The movie is about Micky trying to climb up out of the mire of his family’s insanity and unrealistic expectations; to try to get in touch with his own talents, and what he wants.  There’s a scene early on where the collective bad decision making of his mother and his brother results in a brutal loss for Micky in the ring; riding back home from Atlantic City in the limo, Dicky and Ma drone on and on about what a fluke it was and how much they really know, and in a medium shot, the silent Micky just barely rolls his eyes.  He clearly cannot wait to get out of the car and away from these delusional nitwits.  But when he has real opportunities that will take him away from their mismanagement, he agonizes over whether he should take them.

The movie has enough small moments like that roll of the eyes to really make the characters feel lived-in and real.  The acting by Bale and Leo is big, for sure, but it works with the kinds of characters they are.  They have Big Personalities.  We all know those people.  Wahlberg keeps the movie balanced by being super subtle.  He gets accused of not doing anything, which is inaccurate.  See the roll of the eyes; see the sudden outburst of personal charm when he picks up Amy Adams’s character in a bar.  He is quiet and calm with his family because that’s the kind of existence he wants—“The Fighter” is an ironic title because this boxer actually avoids conflict.  He would rather everybody just get along.  (Some people, I think, have trouble reconciling the sort of goofy “I’m tough, from the streets” attitude Wahlberg walks around with when he’s being himself.  SNL made memorable fun of it.  But he can be a strong actor in the right role, which is what he’s got here.)

What’s really funny is that the end credits roll over footage of the real Micky and Dicky, which I think should silence anyone who thinks Bale was overreaching.  Even though both are on the wrong side of middle age by now, and don’t too closely resemble their Hollywood counterparts, it is IMMEDIATELY apparent which one is which.  Real Micky sits quietly, watching Real Dicky, who chatters away to the camera, overzealously greets people as they walk in, throws himself on the counter of the diner where they are sitting.  He’s like a five-year-old with ADHD.  And when Real Micky finally gets a word in, it’s to comment good-naturedly on Dicky’s antics.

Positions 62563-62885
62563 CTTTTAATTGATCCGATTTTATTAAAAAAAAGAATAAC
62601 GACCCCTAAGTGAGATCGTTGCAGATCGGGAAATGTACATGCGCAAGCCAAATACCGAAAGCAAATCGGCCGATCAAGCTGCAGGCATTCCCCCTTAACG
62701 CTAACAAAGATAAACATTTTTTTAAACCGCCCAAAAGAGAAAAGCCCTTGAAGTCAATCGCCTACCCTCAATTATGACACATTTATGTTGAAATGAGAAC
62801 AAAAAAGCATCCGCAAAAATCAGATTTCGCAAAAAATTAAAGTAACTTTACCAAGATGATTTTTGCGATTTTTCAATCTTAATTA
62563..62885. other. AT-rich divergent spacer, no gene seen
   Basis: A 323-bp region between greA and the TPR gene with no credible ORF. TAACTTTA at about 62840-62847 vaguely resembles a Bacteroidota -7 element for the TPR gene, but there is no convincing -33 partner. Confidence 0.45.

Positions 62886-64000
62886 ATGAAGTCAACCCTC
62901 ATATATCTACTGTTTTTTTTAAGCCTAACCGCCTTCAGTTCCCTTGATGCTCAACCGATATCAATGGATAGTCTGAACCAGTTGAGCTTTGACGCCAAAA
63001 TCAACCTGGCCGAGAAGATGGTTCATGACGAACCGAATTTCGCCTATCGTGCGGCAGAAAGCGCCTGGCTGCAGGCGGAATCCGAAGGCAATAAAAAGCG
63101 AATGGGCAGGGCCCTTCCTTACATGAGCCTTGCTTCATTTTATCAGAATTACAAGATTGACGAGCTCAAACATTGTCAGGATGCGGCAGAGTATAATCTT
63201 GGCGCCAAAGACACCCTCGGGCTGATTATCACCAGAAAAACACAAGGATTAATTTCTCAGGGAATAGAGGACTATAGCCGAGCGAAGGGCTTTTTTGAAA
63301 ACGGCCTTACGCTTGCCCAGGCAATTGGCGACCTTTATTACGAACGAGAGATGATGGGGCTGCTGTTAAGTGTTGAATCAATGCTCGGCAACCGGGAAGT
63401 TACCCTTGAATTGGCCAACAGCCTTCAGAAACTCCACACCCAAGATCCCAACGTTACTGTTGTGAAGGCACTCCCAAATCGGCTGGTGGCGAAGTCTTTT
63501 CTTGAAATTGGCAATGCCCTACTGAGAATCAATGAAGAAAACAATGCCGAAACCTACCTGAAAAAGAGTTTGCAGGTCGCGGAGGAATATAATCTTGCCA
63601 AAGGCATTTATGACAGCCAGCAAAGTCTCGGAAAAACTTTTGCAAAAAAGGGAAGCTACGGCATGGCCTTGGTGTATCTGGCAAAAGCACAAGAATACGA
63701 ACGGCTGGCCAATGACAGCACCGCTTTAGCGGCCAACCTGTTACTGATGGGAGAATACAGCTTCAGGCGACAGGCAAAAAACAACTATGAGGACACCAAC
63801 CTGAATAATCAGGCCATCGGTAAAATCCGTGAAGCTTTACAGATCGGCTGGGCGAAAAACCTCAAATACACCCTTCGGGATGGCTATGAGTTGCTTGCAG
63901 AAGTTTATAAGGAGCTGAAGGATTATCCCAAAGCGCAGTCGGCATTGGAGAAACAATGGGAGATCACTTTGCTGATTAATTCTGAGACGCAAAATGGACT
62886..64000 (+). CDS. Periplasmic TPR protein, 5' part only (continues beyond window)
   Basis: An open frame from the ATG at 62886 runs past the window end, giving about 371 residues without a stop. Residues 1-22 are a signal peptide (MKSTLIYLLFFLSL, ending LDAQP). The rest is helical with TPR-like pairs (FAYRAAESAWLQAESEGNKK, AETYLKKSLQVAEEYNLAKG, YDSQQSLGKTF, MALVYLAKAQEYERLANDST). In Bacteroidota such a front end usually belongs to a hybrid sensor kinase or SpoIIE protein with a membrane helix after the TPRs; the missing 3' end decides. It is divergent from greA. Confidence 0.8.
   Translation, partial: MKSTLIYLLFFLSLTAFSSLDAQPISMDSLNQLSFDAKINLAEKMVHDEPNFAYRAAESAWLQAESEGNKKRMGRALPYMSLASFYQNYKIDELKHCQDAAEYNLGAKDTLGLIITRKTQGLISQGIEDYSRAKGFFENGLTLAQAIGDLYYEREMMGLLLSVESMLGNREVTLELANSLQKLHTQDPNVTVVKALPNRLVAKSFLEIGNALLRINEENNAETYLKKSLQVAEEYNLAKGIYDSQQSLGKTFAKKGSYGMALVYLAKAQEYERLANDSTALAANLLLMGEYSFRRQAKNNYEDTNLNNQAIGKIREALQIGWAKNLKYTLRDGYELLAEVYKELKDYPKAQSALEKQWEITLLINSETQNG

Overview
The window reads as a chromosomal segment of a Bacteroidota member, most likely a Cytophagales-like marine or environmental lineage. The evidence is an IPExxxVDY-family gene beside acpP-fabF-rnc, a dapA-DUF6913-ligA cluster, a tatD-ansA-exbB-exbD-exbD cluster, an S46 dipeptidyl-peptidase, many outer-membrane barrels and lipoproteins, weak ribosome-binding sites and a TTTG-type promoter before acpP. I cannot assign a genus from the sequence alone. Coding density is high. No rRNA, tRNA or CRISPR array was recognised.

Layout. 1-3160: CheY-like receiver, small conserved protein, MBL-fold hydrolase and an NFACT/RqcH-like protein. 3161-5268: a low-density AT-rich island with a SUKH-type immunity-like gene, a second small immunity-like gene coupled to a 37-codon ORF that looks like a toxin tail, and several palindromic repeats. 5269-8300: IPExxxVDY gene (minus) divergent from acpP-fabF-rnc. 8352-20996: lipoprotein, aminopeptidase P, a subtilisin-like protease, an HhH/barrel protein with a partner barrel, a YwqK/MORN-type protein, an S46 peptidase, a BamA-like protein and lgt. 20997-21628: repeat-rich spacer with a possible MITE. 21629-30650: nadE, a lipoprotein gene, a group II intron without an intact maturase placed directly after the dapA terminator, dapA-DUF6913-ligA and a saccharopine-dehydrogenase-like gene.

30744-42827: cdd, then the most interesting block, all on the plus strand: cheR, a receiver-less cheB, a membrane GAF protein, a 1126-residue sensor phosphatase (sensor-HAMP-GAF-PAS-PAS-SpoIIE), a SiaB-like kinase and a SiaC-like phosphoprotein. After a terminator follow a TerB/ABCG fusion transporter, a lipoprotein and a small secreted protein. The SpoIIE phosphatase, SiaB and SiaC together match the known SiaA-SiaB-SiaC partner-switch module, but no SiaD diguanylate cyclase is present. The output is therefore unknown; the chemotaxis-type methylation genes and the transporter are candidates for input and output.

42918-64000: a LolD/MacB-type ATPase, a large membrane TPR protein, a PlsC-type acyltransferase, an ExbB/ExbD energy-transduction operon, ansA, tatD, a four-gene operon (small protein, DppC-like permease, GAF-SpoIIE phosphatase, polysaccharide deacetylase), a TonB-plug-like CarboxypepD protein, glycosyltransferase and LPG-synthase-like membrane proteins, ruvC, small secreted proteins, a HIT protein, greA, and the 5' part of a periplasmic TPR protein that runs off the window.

My favorite moment of the movie proper was when Micky and Dicky walk into the arena for the climactic fight.  Their chosen entrance music is hair-band anthem “Here I Go Again,” and as they walk the aisles up to the ring, both guys whisper along with the lyrics of the song.  “Going down the only road I’ve ever known… I made up my mind…ain’t wasting no more time…”  The song is perfect for the setting and the time period, but it’s also so thematically important for both men.  Every character in every sports movie reaches that “do or die” moment just before The Big Game.  It’s to The Fighter’s credit that it managed to fit that moment so quietly and so movingly into the narrative.

Expected  Oscar recognition:  For Best Picture, it’s unlikely.  I’ve heard people make the comparison to Raging Bull which—and I didn’t even like Raging Bull—isn’t warranted.  It’s not the same kind of artistry.  I like David O. Russell’s work very much (Three Kings is maybe the best war movie of the last twenty years), but The Fighter’s just not super inventive in any obvious way.  It’s is much more on par with Rocky, which did win an Academy Award but most likely would not have in a year this good.  (Or maybe would not have if there had already been a Rocky, if you know what I mean.)